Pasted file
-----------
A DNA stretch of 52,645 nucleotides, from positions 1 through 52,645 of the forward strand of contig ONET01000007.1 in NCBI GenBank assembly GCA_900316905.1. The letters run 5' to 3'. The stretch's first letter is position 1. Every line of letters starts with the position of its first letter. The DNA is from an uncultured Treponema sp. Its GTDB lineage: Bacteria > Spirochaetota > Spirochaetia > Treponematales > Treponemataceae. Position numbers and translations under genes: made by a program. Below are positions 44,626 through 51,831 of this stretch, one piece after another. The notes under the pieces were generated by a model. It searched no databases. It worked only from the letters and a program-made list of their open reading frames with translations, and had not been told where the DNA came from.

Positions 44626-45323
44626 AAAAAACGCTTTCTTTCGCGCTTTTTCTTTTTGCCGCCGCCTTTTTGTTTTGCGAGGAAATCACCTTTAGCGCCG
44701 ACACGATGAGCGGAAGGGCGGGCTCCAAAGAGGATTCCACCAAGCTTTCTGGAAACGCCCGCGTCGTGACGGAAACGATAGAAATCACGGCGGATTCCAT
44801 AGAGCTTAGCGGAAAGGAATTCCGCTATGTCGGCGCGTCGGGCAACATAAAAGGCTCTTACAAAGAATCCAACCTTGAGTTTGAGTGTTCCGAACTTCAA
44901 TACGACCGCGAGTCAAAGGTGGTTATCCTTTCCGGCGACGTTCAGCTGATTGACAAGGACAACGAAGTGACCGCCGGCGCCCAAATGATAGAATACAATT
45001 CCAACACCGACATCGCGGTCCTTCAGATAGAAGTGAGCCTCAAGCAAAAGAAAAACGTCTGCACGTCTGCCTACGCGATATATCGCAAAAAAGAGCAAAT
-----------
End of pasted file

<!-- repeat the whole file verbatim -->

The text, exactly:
A DNA stretch of 52,645 nucleotides, from positions 1 through 52,645 of the forward strand of contig ONET01000007.1 in NCBI GenBank assembly GCA_900316905.1. The letters run 5' to 3'. The stretch's first letter is position 1. Every line of letters starts with the position of its first letter. The DNA is from an uncultured Treponema sp. Its GTDB lineage: Bacteria > Spirochaetota > Spirochaetia > Treponematales > Treponemataceae. Position numbers and translations under genes: made by a program. Below are positions 44,626 through 51,831 of this stretch, one piece after another. The notes under the pieces were generated by a model. It searched no databases. It worked only from the letters and a program-made list of their open reading frames with translations, and had not been told where the DNA came from.

Positions 44626-45323
44626 AAAAAACGCTTTCTTTCGCGCTTTTTCTTTTTGCCGCCGCCTTTTTGTTTTGCGAGGAAATCACCTTTAGCGCCG
44701 ACACGATGAGCGGAAGGGCGGGCTCCAAAGAGGATTCCACCAAGCTTTCTGGAAACGCCCGCGTCGTGACGGAAACGATAGAAATCACGGCGGATTCCAT
44801 AGAGCTTAGCGGAAAGGAATTCCGCTATGTCGGCGCGTCGGGCAACATAAAAGGCTCTTACAAAGAATCCAACCTTGAGTTTGAGTGTTCCGAACTTCAA
44901 TACGACCGCGAGTCAAAGGTGGTTATCCTTTCCGGCGACGTTCAGCTGATTGACAAGGACAACGAAGTGACCGCCGGCGCCCAAATGATAGAATACAATT
45001 CCAACACCGACATCGCGGTCCTTCAGATAGAAGTGAGCCTCAAGCAAAAGAAAAACGTCTGCACGTCTGCCTACGCGATATATCGCAAAAAAGAGCAAAT